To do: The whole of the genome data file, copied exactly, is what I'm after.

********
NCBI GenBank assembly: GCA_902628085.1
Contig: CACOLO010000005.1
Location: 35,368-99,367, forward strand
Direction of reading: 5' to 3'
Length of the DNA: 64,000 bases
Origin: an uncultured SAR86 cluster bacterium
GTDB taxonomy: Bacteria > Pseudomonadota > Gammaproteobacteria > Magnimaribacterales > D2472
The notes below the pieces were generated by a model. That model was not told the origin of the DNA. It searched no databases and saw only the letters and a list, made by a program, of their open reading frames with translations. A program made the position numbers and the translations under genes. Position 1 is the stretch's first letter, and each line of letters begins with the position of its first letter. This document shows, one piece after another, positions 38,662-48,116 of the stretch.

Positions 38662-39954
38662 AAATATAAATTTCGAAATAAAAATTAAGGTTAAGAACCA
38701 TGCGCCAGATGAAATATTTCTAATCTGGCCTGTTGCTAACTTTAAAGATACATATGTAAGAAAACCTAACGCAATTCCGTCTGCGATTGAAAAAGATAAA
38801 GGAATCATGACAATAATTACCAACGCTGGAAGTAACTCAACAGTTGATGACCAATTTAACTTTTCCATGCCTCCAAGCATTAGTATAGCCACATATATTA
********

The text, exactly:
NCBI GenBank assembly: GCA_902628085.1
Contig: CACOLO010000005.1
Location: 35,368-99,367, forward strand
Direction of reading: 5' to 3'
Length of the DNA: 64,000 bases
Origin: an uncultured SAR86 cluster bacterium
GTDB taxonomy: Bacteria > Pseudomonadota > Gammaproteobacteria > Magnimaribacterales > D2472
The notes below the pieces were generated by a model. That model was not told the origin of the DNA. It searched no databases and saw only the letters and a list, made by a program, of their open reading frames with translations. A program made the position numbers and the translations under genes. Position 1 is the stretch's first letter, and each line of letters begins with the position of its first letter. This document shows, one piece after another, positions 38,662-48,116 of the stretch.

Positions 38662-39954
38662 AAATATAAATTTCGAAATAAAAATTAAGGTTAAGAACCA
38701 TGCGCCAGATGAAATATTTCTAATCTGGCCTGTTGCTAACTTTAAAGATACATATGTAAGAAAACCTAACGCAATTCCGTCTGCGATTGAAAAAGATAAA
38801 GGAATCATGACAATAATTACCAACGCTGGAAGTAACTCAACAGTTGATGACCAATTTAACTTTTCCATGCCTCCAAGCATTAGTATAGCCACATATATTA